Charlotte Forten (1837-1914) was an anti-slavery activist, poet, and educator who is celebrated as the first African American woman to teach in Salem Public Schools. Our team views this overall memorialization process as an opportunity to both celebrate a famous Black leader in Salem’s history as well as celebrate the larger narrative of Salem’s strong abolitionist history that often goes untold. We believe this project serves as a crucial intervention to building collective knowledge and empowerment for Salem’s diverse community in the past, present, and future.
This initiative was supported via a Public Art for Spatial Justice grant via the New England Foundation for the Arts (NEFA).
In 2021, our team of municipal staff, local organizers, artists, and community partners led an outreach process that led to a robust amount of community feedback to inform the memorialization process moving forward. Central to our process was creating an inclusive strategy to harness feedback from the local community to envision a memorialization to Charlotte Forten. This was centered on the development of a multi-lingual digital and print survey, developed in partnership with local partners and stakeholders. The survey was available both online as well as through a mailing initiative, which leveraged city mailing lists. Respondents were incentivized to participate through the inclusion of a public raffle for multiple gifts cards to Black and/or women-owned businesses.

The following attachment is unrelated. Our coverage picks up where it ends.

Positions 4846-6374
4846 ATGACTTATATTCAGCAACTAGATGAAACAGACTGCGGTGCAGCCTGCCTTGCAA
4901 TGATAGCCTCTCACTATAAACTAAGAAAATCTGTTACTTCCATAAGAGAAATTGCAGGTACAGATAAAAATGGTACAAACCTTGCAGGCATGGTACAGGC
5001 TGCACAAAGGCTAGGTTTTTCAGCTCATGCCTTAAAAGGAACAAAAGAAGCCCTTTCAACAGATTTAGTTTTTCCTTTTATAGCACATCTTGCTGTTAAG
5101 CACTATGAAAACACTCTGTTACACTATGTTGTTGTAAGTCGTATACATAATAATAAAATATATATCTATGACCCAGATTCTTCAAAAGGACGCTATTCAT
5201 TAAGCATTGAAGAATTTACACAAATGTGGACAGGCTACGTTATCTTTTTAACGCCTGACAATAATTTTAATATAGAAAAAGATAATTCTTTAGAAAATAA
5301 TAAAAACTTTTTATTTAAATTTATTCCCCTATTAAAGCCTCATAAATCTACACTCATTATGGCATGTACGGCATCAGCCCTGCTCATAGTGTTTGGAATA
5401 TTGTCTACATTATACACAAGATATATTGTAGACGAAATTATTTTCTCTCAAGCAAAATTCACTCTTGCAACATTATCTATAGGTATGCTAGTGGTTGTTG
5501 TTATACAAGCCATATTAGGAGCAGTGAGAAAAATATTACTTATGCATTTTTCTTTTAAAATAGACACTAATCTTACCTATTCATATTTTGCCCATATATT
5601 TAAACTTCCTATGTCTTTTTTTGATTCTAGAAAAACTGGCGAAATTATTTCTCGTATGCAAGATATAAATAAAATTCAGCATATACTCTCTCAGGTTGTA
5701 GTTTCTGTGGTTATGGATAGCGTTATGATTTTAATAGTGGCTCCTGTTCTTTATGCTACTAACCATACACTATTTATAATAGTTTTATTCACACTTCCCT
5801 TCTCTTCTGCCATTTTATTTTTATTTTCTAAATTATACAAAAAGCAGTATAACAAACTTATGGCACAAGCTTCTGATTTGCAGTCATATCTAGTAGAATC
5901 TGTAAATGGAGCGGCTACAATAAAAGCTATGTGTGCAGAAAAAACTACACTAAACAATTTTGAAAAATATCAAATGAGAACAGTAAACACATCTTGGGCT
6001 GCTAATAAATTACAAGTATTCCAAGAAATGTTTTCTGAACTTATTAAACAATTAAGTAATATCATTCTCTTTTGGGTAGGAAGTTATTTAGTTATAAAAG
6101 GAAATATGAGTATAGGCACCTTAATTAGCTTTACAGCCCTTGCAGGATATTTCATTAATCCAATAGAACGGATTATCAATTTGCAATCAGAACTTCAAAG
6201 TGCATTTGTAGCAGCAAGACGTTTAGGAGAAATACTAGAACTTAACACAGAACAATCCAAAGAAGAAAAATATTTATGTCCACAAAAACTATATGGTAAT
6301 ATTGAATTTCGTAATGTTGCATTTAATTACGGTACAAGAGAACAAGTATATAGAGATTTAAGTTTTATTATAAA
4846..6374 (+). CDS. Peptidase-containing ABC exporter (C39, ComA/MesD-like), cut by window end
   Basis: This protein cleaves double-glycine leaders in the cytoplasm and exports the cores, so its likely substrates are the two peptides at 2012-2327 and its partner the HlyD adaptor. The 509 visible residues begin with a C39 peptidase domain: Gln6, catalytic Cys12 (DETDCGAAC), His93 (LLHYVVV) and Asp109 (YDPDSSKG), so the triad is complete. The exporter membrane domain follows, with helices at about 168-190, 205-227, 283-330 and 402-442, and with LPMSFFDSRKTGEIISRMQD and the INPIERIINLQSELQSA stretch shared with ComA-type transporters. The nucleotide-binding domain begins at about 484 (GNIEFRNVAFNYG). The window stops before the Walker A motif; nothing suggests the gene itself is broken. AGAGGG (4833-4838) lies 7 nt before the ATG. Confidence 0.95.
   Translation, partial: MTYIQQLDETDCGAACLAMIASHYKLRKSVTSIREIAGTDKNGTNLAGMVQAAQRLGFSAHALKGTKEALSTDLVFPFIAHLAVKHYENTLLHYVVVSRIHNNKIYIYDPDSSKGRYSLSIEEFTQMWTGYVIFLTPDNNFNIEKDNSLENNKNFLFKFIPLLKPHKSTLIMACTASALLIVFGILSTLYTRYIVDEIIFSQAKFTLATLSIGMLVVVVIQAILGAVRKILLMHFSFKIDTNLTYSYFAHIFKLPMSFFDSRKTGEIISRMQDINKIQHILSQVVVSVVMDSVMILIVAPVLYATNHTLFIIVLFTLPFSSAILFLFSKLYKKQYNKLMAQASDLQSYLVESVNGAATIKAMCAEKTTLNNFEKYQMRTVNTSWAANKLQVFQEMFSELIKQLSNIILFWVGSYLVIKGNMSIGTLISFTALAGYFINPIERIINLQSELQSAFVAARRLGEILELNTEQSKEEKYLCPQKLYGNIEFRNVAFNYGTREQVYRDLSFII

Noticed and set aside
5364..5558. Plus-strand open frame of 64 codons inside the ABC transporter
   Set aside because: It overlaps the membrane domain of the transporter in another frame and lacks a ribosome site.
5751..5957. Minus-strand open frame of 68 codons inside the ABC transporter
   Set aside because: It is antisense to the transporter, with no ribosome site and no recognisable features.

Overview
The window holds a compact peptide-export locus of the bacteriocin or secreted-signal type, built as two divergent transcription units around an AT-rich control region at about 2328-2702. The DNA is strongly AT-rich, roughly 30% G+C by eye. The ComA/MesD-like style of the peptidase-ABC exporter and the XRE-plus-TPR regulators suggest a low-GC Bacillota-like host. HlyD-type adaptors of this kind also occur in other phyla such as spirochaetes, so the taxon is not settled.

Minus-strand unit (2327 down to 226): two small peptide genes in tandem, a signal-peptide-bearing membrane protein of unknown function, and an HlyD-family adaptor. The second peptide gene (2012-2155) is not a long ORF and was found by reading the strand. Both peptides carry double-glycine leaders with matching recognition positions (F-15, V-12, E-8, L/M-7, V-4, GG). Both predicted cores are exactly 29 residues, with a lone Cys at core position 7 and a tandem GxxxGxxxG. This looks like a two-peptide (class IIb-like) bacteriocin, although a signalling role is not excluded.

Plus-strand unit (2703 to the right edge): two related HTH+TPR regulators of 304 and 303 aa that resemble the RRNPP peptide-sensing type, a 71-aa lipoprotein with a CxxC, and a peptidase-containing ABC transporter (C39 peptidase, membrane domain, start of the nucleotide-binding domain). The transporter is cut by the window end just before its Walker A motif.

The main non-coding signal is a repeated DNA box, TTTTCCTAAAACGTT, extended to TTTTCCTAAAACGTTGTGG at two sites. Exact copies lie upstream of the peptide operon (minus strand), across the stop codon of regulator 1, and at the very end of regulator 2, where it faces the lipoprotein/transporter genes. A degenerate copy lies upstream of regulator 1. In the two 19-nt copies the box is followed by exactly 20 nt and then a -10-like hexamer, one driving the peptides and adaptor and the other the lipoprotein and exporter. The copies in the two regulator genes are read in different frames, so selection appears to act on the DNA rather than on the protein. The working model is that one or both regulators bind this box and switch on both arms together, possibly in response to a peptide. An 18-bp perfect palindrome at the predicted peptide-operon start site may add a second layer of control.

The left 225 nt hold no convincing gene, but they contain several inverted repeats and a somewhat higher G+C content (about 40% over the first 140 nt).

In addition to the survey initiative, our team organized an on-site activation in summer 2021 once COVID conditions lightened, which included artistic panels of Charlotte Forten, a modern reenactor of her poetry, and a pop-up art workshop hosted in partnership with Salem Arts Fest.
In total, our process led to over 300 survey responses from community members, which have been made publicly accessible online via a dashboard on the city website. Currently, our team working on acquiring funding to support the development of a public art call.